Canadian Drug Policy and the Reproduction of Indigenous Inequities

International Indigenous Policy Journal. 2015;6(1):7

 

Journal Homepage

Journal Title: International Indigenous Policy Journal

ISSN: 1916-5781 (Print)

Publisher: University of Western Ontario

LCC Subject Category: Social Sciences: Social history and conditions. Social problems. Social reform | Political science

Country of publisher: Canada

Language of fulltext: English

Full-text formats available: PDF

 

AUTHORS

Shelley G. Marshall (University of Manitoba)

EDITORIAL INFORMATION

Double blind peer review

Editorial Board

Instructions for authors

Time From Submission to Publication: 16 weeks

 

Abstract | Full Text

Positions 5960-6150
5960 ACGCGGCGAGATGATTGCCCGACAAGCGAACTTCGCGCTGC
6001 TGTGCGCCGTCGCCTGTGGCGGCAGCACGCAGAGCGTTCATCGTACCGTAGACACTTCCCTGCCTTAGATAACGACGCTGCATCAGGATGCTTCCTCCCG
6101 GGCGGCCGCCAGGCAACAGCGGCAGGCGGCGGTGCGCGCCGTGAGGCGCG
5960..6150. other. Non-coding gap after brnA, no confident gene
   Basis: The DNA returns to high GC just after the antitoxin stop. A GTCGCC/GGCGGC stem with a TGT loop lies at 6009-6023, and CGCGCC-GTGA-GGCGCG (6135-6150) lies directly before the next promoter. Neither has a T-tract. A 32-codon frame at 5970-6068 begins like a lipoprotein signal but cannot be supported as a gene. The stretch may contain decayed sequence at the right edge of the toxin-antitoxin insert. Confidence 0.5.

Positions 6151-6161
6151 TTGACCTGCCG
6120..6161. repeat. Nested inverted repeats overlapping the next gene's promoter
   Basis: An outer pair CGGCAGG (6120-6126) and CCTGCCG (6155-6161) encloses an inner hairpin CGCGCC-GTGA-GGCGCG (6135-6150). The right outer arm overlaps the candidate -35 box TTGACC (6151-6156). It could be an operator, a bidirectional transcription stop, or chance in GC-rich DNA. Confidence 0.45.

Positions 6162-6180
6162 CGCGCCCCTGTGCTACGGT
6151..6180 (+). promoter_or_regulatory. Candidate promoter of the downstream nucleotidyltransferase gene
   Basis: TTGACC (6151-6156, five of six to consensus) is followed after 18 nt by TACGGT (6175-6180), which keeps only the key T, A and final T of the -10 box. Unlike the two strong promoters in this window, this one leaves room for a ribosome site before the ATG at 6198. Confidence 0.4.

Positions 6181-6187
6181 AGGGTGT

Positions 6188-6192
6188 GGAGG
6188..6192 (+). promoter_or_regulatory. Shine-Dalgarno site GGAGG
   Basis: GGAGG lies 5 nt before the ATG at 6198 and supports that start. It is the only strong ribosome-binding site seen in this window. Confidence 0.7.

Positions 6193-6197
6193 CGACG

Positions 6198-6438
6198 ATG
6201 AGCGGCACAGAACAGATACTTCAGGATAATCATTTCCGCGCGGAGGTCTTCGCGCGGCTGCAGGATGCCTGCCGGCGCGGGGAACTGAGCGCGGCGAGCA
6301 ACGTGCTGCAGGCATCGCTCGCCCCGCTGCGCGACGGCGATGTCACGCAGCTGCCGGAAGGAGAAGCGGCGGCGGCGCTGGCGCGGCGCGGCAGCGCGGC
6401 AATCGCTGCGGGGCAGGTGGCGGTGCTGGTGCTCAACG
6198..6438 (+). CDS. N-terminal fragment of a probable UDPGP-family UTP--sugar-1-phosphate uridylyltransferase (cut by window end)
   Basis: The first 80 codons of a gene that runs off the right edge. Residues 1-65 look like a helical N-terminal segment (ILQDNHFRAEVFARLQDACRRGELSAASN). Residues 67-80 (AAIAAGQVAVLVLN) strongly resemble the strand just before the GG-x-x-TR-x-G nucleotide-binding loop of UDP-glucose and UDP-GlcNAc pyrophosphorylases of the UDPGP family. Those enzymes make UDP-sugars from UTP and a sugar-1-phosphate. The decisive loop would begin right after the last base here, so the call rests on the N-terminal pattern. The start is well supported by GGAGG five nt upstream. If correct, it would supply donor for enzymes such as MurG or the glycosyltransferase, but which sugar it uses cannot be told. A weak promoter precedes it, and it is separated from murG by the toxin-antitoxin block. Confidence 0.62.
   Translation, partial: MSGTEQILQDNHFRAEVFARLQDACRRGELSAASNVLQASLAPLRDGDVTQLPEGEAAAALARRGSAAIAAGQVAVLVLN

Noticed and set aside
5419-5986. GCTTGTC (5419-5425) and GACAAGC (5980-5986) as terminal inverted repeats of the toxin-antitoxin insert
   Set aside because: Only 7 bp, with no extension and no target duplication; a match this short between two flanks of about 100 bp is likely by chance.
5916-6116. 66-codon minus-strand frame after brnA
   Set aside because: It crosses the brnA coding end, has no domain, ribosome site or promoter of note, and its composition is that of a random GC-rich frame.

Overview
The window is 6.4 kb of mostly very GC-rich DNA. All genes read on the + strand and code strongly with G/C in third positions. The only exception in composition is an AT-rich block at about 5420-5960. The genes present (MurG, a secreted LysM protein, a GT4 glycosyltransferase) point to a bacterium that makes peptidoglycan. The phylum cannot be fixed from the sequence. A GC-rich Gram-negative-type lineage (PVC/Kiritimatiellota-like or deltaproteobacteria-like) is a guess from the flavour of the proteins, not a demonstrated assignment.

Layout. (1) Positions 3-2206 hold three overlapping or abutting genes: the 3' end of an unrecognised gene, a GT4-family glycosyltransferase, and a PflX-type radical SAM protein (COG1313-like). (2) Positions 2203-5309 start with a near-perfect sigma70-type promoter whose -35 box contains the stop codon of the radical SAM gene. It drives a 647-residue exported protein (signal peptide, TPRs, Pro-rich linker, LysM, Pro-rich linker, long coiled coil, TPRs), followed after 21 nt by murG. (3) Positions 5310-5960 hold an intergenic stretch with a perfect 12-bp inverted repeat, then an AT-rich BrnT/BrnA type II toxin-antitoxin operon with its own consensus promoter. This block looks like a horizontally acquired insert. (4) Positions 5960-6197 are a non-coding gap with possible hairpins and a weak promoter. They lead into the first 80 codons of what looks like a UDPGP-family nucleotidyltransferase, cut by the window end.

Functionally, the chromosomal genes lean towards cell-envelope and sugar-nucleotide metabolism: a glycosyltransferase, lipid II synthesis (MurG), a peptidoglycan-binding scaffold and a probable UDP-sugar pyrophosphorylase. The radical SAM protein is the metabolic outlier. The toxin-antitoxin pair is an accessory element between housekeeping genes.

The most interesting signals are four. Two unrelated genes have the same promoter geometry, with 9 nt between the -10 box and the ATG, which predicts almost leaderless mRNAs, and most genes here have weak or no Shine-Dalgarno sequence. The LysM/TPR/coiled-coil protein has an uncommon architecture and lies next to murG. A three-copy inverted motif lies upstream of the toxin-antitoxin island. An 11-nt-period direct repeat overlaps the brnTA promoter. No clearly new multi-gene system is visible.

Canada’s federal drug policy under the Harper government (2006 to present) is “tough on crime” and dismissive of public health and harm reduction approaches to problematic drug use. Drawing on insights from discourse and critical race theories, and Bacchi’s (2009) poststructural policy analysis framework, problematic representations in Canada’s federal drug policy discourse are examined through proposed and passed legislation, government documents, and parliamentary speaker notes. These problem representations are situated within their social, historical, and colonial context to demonstrate how this policy is poised to intersect with persistent racial inequalities that position Indigenous peoples for involvement with illicit substances and markets, and racialized discourses and practices within law and law enforcement that perpetuate Indigenous over-representation in the criminal justice system.